What is probate?
Probate is the legal process of settling an estate after a person has died. A petition must be filed with the court and a personal representative must be appointed. The personal representative is responsible for the following:
- Collection, inventory, and appraisal of assets of the person who has died.
- Protection of the estate's assets.
- Payment of decedent's debts.
- Distribution of the remaining assets to the proper parties as provided by law.
When is Probate unnecessary?
There is generally no need for probate if a person dies and:
- the person owns no real property in his/her name alone.
- the person owns personal property in his/her name alone that is valued less than $75,000.
When is probate necessary?
- If a person dies and owns real estate (regardless of value) either in his/her name alone or as a "tenant in common" with someone else, a probate proceeding is required.
- When a person dies and has no real property, but has personal property in his/her name alone totaling $75,000 or more, a probate proceeding must be filed.
- When a person passes away and has a combination of real property and any amount of personal property in his/her name alone, a probate must be filed.
If a person dies leaving a Will, is there a need for probate?
If someone dies leaving a Will (testate), it does not automatically mean that there is no need for probate. The determining factor is how the assets were held as of the date of death. See the answer above describing situations where probate is necessary.
When a probate is needed, it is recommended that the parties seek the advice of an attorney.
Informal Probate is processed through the Probate Registrar instead of a District Court Judge. Minnesota Statute 524.3-305 gives the Probate Registrar the authority to reject any application for informal probate for any reason. If a Will is involved that has a survivorship clause in it, you cannot apply for an informal probate until after the time stated in the survivorship clause has lapsed. If the Probate Registrar rejects your informal probate petition, you may need to file a formal probate petition that will be heard by a judge.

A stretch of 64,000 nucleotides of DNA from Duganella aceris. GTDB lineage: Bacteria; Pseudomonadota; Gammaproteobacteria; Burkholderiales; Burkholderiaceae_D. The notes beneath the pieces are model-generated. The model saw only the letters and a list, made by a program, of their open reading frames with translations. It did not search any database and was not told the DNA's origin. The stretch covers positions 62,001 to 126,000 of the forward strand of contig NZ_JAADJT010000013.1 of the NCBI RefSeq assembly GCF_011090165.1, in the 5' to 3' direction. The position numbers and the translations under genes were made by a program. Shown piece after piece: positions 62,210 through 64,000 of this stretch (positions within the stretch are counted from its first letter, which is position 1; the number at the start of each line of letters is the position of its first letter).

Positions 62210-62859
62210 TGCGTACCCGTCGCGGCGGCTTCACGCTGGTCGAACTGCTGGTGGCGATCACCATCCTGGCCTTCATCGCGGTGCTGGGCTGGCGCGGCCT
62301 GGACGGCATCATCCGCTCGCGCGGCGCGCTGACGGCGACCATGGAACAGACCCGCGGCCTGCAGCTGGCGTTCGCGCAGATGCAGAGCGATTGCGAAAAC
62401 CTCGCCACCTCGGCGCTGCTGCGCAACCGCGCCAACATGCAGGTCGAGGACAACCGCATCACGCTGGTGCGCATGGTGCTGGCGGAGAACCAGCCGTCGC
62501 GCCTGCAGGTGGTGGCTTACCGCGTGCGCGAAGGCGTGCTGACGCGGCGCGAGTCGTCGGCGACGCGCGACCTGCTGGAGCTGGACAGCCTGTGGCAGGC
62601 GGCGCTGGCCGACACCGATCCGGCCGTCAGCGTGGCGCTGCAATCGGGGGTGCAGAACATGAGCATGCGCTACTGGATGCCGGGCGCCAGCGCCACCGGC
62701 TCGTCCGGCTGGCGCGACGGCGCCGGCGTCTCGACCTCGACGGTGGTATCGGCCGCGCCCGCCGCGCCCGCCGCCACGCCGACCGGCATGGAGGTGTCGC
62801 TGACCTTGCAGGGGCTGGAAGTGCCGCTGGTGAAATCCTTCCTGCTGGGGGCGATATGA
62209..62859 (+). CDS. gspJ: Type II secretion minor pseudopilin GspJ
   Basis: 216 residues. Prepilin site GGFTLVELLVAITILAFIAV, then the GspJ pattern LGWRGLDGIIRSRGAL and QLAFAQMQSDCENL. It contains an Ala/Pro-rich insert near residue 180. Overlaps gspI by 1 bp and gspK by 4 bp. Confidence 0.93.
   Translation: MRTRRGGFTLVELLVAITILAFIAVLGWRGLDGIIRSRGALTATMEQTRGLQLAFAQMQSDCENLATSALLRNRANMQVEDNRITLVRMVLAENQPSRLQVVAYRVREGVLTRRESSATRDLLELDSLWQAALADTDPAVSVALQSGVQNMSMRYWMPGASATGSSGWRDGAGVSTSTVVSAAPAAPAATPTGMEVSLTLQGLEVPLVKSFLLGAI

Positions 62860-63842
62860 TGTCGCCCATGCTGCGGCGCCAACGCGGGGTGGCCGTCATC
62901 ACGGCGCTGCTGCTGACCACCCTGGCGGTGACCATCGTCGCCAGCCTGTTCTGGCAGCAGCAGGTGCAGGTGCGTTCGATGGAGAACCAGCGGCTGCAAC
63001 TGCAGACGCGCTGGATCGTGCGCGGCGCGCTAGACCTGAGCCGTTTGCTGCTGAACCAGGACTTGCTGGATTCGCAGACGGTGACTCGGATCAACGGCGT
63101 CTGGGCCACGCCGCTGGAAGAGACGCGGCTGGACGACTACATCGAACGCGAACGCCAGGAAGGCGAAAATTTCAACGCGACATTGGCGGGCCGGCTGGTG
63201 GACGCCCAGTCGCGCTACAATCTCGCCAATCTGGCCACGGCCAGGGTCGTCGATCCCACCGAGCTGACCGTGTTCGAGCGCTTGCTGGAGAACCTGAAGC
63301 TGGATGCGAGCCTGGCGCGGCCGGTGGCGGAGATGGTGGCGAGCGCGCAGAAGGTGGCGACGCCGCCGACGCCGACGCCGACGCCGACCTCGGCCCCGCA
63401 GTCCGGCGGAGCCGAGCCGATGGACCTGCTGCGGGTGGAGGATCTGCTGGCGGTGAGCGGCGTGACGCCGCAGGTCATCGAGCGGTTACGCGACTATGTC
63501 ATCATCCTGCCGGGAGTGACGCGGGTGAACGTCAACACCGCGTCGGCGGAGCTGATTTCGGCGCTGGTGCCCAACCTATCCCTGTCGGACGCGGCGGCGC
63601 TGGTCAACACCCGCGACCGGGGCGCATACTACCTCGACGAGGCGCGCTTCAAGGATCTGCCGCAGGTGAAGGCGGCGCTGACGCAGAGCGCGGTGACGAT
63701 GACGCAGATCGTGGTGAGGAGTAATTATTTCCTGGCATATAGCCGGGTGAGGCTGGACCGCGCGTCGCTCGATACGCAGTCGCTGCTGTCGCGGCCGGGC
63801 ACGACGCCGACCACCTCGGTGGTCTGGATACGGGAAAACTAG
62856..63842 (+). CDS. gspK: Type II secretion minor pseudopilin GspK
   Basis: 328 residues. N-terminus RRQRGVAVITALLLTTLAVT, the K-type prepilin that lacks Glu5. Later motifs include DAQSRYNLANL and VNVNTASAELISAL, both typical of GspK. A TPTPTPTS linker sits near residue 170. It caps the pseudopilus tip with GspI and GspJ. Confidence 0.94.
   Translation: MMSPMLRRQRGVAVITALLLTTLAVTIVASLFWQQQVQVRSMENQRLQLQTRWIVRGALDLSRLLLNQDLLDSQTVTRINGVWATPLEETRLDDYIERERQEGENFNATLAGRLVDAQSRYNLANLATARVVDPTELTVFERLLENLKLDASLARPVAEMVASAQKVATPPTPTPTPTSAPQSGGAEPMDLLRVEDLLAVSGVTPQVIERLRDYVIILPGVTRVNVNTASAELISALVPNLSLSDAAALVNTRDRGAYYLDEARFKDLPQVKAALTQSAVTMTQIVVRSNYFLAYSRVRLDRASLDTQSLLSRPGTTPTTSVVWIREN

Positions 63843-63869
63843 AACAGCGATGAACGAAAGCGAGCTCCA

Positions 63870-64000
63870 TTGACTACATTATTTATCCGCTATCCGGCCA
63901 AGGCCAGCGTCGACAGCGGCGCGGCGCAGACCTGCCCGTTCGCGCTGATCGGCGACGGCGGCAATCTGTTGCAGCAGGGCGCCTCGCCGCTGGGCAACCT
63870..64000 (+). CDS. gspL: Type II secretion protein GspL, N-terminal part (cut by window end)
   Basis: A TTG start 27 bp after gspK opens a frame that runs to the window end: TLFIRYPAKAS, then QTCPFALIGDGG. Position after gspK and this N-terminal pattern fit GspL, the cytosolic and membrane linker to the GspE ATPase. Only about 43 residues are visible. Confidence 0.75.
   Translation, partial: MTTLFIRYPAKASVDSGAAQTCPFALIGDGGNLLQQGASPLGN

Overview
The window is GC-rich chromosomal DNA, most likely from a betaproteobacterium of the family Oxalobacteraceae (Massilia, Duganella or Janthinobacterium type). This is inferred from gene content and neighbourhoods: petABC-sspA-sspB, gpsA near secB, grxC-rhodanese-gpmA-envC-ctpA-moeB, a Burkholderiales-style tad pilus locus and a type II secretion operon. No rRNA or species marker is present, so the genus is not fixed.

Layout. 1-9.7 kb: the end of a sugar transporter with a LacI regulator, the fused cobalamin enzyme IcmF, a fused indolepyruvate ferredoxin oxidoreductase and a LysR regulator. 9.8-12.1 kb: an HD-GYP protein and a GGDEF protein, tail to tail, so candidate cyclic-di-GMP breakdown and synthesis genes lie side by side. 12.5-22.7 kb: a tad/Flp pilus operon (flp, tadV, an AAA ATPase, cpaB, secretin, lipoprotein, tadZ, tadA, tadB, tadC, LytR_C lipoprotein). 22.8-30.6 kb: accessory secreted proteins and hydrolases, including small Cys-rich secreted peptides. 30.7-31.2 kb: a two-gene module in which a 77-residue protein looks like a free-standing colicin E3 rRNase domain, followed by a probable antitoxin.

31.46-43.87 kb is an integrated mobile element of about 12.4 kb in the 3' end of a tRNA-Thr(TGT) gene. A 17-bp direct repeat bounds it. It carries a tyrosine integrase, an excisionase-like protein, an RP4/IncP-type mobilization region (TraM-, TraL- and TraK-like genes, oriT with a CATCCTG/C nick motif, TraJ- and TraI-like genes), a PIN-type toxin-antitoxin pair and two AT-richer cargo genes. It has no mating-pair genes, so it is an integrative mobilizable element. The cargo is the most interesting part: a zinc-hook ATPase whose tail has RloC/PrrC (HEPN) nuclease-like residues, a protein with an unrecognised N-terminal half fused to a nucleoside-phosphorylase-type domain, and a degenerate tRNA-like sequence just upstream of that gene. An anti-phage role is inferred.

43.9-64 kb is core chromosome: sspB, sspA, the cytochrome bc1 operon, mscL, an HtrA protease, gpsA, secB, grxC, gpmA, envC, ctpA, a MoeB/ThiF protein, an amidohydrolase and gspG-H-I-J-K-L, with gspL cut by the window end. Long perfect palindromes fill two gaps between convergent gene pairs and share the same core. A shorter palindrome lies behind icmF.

Informal probate is an unsupervised probate process that is absent of complexity and problems that need court involvement, protection, supervision, or adjudication. It may be used when there is a need to begin the probate process in a short amount of time (i.e. stock fluctuations involved).
An informal application will not
be accepted if any of the following conditions apply:
- The estate is insolvent.
- There are unknown heirs.
- The original Will cannot be found.
- There is disagreement among the heirs or devisees.
- If there is any reason for a judge to sign an order or decree.
- There are minor heirs or devisees
- There is a Medical Assistance Claim
In informal proceedings, the Personal Representative is appointed by Probate Registrar to administer the estate.
After the informal probate has been fully administered, the personal representative should file an "Unsupervised Personal Representative's Statement to Close Estate" with the Probate Court. No other forms need to be filed with the Probate Court during administration.
Formal Probate matters come before a District Court Judge either as supervised or unsupervised administrations. Formal probate is a better way to proceed if there are problems with the estate and a judge is needed to make determinations. A formal probate should be filed if:
- There are problems to resolve among the parties.
- If there are ambiguous or impossible provisions in a Will that need clarification.
- If interests of vulnerable parties (i.e. minors or creditors) need protection.
- The validity of the Will must be determined.
- If the estate requires supervision of complex administration procedures.
- If proceeds of estate must be distributed differently from the terms of the Will.